Friday, April 11, 2008


I just about tossed it in today, almost held up my white flag and gave up the good fight for modernism: I found, in a small corner of English language books, at a discount bookseller here in Frankfurt, right behind the Kleinmarkthalle, two neat stacks containing copies of Gertrude Stein's The Making of Americans and A Novel of Thank You, discounted down to 4.95 Euros. Somehow, it made matters worse that the immediately neighboring stacks, also down to 4.95, were of translated works by Andre Breton. A good chunk of literary modernism thus sat there, till recently almost impossible to get a hold of but now, remaindered.

The stories of what happens to the modern when it is no longer market-fresh-new as a commodity (as opposed to the perpetual novelty of the intrinsic work) is often a curious tale. Near my house in Frankfurt-Praunheim are several settlements of Ernst May Houses from the 1920's, among the most important Bauhaus projects, designed to create mixed-class neighborhoods with affordable multiple and single-family housing. The original designs of the houses, with the pioneering built-in kitchens (designed by the remarkable Margarete Schütte-Lihotzky) and a specially-designed series of Bauhaus furniture, was rapidly modified by the individual owners, with a decided preference for Biedermeier over Bauhaus furnishings and, rather soon, the uniform external decorating schemes for each row of houses gave way to the individual owners painting their houses each as they liked and the cramped quarters were soon expanded by extensions to the buildings front, back, and on top. Now the settlement is as much a museum of 20th-century DYI store fashions for covered entryways, doors, and mailboxes as for the uniform Bauhaus style. As fascinated as I've always been with the modern hardware store and its contents, I'm not altogether certain that the fate of renovation is much different from a fate of remaindering.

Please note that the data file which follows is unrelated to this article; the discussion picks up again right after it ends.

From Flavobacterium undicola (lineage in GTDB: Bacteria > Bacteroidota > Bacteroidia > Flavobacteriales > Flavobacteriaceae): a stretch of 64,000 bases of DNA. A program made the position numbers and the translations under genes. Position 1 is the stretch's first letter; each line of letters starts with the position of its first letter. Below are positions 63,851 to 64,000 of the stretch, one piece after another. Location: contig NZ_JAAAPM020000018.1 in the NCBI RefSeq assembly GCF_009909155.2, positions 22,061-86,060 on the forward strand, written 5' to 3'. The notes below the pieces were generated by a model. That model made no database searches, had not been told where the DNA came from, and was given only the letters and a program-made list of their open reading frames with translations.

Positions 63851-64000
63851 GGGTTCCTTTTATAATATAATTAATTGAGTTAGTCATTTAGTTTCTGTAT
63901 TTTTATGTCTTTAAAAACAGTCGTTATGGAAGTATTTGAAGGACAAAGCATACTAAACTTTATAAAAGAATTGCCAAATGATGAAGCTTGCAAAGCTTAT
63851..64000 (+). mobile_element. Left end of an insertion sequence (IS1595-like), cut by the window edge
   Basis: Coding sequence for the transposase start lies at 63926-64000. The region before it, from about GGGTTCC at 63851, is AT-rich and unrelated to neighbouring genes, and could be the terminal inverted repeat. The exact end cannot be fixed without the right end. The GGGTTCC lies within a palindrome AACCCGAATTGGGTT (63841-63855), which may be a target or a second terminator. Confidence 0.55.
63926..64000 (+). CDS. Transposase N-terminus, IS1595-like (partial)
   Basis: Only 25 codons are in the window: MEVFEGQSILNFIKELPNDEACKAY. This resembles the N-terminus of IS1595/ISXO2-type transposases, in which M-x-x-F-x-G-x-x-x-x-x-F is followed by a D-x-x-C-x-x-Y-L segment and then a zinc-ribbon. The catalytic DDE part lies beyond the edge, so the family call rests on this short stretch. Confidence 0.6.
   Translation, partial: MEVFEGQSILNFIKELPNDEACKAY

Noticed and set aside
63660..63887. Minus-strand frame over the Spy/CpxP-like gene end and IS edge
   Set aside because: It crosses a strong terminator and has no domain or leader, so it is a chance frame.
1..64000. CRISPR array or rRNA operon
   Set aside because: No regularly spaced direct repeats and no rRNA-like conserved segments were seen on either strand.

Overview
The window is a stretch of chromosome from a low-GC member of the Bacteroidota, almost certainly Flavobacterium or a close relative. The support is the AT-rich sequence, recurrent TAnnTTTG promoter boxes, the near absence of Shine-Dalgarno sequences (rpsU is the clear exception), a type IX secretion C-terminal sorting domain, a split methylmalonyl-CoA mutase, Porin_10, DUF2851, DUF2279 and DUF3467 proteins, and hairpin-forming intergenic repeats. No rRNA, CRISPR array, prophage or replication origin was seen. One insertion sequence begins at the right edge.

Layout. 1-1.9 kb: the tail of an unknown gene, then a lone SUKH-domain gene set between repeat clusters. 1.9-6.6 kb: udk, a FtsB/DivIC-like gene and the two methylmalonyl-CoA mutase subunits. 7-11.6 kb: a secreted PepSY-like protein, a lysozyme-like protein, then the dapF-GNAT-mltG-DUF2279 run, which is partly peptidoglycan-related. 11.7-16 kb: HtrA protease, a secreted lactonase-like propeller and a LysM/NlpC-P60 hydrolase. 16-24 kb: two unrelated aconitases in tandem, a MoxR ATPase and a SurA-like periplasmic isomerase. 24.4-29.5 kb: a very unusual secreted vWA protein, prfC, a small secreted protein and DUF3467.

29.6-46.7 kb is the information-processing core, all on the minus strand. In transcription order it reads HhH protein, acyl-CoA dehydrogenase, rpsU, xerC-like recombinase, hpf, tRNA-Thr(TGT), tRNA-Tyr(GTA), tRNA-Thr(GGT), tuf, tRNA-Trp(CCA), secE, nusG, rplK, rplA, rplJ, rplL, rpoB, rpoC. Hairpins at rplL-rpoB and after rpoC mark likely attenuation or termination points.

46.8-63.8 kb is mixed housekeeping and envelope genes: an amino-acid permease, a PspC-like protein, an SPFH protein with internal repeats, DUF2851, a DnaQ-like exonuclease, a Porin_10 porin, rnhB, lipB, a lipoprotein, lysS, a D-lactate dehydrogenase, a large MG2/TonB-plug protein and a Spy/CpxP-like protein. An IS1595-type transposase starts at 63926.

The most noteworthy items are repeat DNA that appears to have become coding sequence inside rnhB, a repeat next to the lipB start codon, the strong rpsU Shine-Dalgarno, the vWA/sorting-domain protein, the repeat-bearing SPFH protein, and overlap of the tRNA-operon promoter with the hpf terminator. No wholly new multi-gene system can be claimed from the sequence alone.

As long as we've pondered the possibility that music might have a history, we have searched through the remainder boxes and fussed with renovations. From Monteverdi to Mendelssohn to Busoni, this history has had noble moments, and the gift of notation -- which forces one to use the imagination -- has played no small role. But, in our present age of mechanically and electronically-assisted memory, I'm not altogether certain that we have developed a routine best practice for managing and renewing our musical memories.

1 comment:

Anonymous said...

Be of good heart. In my youth, I would buy only remaindered books, and I got a very good and unorthodox informal education thereby. Your argument is, as always, more nuanced, but remember what Henry & Lou said about hybrids. (They left out the appalling parts.)